Highlighting the respective scores in different colors gives good overview of the distribution of the types of interactions and whether they are predominantly positive or negative.  It will also show if there are certain targets that have many negative links, and interaction points that are critical because they are cancelling for example.

Analyzing the network

The matrix further serves as the basis for network analysis techniques. This requires additional expertise and software. In the original paper we describe in detail the type of analysis that can be applied and how. For example, you can abstract a figure showing the most critical interactions only (either positive or negative) or look at the network from a specific target’s perspective. A government official in charge of integrating climate change measures in national policy may be interested in knowing which other targets make achieving target 13.2 more or less difficult, or how it is influencing other targets. This helps to identify “friends and foes” across sectors and suggests where collaboration is needed. Another application that also guides collaboration between actors is to look at how targets cluster based on the concentration of links. To support priority-setting of actions, we can rank targets based on their positive influence on the network. This can also account for how a target is not just influencing another target but how that target in turn is influencing targets. This gives better account for the systemic effects and allows you to assess how effects ripple through the network. This is important since you don’t want to invest in a target that stimulates progress in a target that in turn has large negative influence on the network as a whole.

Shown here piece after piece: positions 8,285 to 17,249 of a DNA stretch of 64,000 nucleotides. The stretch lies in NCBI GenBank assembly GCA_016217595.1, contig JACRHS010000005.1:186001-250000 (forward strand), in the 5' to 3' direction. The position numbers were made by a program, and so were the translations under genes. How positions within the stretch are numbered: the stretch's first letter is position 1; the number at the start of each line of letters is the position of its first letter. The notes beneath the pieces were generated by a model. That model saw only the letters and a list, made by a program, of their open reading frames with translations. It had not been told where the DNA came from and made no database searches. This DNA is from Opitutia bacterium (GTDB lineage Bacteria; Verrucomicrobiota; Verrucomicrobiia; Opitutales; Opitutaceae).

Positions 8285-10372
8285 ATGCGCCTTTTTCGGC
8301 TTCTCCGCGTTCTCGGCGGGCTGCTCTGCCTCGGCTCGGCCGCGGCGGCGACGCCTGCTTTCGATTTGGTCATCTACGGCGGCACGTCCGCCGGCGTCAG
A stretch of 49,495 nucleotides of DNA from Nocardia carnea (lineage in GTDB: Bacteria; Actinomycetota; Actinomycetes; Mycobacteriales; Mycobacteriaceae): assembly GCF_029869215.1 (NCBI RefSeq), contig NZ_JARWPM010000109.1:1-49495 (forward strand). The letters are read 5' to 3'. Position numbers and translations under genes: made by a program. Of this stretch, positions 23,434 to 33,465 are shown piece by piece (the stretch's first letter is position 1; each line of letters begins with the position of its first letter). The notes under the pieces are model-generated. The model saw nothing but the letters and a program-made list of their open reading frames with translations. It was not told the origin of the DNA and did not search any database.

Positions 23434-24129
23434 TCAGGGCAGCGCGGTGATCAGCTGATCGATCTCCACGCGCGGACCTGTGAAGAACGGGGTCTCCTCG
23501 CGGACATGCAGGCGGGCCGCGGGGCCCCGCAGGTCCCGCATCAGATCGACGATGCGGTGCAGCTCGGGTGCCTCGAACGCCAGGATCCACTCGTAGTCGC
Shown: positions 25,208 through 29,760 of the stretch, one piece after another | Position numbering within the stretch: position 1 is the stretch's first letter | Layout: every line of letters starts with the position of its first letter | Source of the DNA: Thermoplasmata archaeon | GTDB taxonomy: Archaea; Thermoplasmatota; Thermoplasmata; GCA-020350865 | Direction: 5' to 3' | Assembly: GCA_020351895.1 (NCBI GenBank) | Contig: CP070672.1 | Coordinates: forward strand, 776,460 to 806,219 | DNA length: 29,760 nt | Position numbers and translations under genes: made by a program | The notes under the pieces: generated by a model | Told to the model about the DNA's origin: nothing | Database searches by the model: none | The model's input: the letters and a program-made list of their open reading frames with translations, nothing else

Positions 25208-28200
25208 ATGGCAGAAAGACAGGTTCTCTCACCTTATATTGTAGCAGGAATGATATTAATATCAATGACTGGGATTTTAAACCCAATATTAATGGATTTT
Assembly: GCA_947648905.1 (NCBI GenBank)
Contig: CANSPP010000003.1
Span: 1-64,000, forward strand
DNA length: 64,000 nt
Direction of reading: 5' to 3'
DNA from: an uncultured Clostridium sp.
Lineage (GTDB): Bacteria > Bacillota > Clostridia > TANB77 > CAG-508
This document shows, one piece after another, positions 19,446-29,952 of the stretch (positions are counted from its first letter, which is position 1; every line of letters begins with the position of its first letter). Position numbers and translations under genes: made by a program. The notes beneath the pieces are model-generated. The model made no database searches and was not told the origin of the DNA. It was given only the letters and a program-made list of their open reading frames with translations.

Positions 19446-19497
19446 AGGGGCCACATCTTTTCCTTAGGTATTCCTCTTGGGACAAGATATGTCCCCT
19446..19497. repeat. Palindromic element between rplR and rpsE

Work in progress – next steps

We keep thinking about how deep into the network it is useful to delve. We continuously improve the application of the method by learning from a number of ongoing case studies and we develop it further by considering theoretical expansions. We also work on a visual language for interactions, that will help to communicate the insights and lay the basis for an interactive tool. We stay committed to supporting strategic decision-making that take into account the systemic effects amongst various sustainability targets. Help us do our work well by letting us know how you experienced applying the method.